Sunday, September 5, 2010

Experiments in the Kitchen - Carne Adovada

With the recent harvest of green chiles and New Mexico on our mind, hubby mentioned how he has been craving Carne Adovada since we left New Mexico.  He's had the dish at numerous reastaurants on the East Coast but they weren't the same as the kind you can find in Albuquerque.   I don't know what posessed me (maybe the crazy human currently habiting my womb), but I decided why not try to recreate it at home and bring the flavors to us?!

Pork marinating in a red chile liquid.

I visited the local Mexican market for a few key ingredients but I wasn't able to find the chimayo chile powder nor the chile caribe needed for the traditional version of the recipe I found here.  Chimayo and chile caribe are particular to New Mexico and it's not terribly surprising I couldn't find them locally.  I didn't let that stop me.  I perused the local Mexican market (consulting a market employee) and purchased some guajillo chile pods (for flavor) along with some arbol chiles (for heat).  When I got them home, I processed them as finely as I could along with the other marinade ingredients to create the ground red chile flavor found in the traditional recipe.

My improvised recipe went like this:

Ingredients:
6 lbs. pork butt, cut in 4  to 5 inch cubes and trimmed (leaving bone in during marination and cooking process)
4 c. diced onion
4 T. minced garlic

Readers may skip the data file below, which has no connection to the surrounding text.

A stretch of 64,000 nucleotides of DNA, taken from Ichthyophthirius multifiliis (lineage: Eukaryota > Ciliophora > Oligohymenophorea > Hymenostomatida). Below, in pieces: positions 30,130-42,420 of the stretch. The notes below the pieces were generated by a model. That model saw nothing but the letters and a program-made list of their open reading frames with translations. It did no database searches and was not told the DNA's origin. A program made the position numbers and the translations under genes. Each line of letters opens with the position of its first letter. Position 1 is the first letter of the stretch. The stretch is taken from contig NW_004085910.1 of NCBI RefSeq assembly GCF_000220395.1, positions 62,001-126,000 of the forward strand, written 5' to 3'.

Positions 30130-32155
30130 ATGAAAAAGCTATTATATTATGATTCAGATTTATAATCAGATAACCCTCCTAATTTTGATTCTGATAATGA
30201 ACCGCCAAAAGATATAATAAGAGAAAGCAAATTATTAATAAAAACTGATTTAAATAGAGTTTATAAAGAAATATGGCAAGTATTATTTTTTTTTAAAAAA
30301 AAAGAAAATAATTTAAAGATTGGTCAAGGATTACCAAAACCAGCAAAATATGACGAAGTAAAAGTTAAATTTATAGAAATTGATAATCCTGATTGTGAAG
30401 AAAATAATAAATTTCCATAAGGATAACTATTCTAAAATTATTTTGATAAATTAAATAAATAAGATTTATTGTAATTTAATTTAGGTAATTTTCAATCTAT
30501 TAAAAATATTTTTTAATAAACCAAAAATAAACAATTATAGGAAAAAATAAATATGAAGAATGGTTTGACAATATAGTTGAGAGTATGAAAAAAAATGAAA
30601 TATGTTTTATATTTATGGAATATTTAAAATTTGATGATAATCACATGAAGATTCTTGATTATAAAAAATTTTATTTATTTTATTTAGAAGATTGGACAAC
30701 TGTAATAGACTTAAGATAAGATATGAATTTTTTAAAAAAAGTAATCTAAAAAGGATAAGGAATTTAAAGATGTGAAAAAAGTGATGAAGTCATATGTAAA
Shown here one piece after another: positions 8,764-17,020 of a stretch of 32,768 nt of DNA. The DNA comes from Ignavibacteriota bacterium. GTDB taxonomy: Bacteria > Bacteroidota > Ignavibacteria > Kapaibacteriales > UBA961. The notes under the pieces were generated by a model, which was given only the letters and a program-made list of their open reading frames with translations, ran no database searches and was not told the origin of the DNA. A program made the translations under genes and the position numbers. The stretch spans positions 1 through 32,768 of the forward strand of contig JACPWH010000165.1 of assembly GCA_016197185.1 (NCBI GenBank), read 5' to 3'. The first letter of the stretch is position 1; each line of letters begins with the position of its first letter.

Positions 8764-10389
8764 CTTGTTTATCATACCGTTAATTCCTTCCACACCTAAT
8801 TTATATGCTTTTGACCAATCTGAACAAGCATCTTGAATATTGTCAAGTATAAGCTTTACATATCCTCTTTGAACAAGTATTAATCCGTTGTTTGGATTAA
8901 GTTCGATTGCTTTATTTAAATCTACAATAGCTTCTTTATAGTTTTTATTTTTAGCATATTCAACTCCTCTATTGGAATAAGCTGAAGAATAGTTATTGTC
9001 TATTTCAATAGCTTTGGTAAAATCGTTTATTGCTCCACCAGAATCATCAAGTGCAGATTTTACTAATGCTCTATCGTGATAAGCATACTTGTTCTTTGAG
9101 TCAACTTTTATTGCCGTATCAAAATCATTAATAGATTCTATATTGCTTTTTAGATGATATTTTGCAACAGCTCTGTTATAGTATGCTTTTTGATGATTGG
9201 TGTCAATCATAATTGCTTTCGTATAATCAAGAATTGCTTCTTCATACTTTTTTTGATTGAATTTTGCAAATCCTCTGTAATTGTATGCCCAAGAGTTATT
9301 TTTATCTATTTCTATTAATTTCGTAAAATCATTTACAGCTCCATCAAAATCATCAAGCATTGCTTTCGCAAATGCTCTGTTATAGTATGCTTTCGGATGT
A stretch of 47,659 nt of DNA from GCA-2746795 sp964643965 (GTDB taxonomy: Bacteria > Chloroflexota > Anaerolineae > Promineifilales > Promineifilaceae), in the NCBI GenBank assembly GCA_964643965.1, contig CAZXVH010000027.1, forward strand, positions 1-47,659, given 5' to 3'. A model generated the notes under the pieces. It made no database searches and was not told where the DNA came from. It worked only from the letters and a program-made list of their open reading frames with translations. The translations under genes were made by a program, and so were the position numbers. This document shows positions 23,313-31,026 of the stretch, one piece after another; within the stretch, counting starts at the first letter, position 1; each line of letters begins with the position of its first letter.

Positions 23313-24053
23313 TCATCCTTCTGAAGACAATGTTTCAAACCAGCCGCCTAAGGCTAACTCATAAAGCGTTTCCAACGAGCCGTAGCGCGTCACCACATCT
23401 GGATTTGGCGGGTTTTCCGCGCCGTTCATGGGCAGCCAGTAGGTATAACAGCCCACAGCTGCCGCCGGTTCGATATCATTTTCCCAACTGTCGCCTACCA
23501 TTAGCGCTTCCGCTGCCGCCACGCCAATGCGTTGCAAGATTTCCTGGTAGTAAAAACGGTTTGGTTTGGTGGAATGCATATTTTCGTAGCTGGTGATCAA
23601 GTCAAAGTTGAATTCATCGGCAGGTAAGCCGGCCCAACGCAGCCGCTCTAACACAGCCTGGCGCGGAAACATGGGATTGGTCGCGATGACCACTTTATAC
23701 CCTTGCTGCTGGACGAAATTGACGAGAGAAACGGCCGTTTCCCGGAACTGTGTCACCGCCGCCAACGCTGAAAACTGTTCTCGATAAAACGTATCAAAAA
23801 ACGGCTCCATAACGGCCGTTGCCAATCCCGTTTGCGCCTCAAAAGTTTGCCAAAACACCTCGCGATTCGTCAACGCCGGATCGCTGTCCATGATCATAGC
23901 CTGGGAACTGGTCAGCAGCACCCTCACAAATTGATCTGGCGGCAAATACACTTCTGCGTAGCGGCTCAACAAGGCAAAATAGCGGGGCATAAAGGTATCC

4 c. chicken broth
4 c. water
4 t. ground coriander seed
4 t. dried Mexican oregano
16 Guajillo Chile Pods
16 Arbol Chiles Pods (in retrospect I will use double the arbols for added heat)
4 T. honey
4 T. red wine vinegar
salt to taste

Place the coriander, oregano, chiles, honey, vinegar, onions, garlic and salt in the food processor. Add one cup of the chicken broth.  Mix thoroughly.  Once mixed and peppers are minced thoughly, add an additional 3 c. of chicken broth. Process until combined. (I tasted the sauce at this stage and worried that the pork would be too hot.  The final cooked pork turned out fine.  It could have even used more heat as hubby likes it crazy hot.)

Pour the marinade mix over the meat in a large pot, cover and refrigerate overnight. Pour the meat and the marinade into an ovenproof casserole or pot and bake, covered, for 2 to 2-1/2 hours, or until tender. (I slow cooked mine in a crock pot on high for 6 hours.)  Remove the meat and fork shred it.  Discard any fatty bits.  Pour some (a cup or two) of the remaining cooking liquid over the shredded pork to taste.  The more sauce, the more heat you will add back into the meat mixture.  Add salt to taste.  Discard any unused sauce.

Fork shredded pork.

The result for us, while not made completely traditionally, replicated the flavors we remembered.  We chose to serve ours as we had it in New Mexico.  Usually, the meat was served in a tortilla with red sauce and some shredded cheese on top and baked until the cheese was melted.  My husband routinely ordered his "Christmas" style using both green and red sauces. Green sauce is not a traditional choice, but a tasty one. 

The Final Product.

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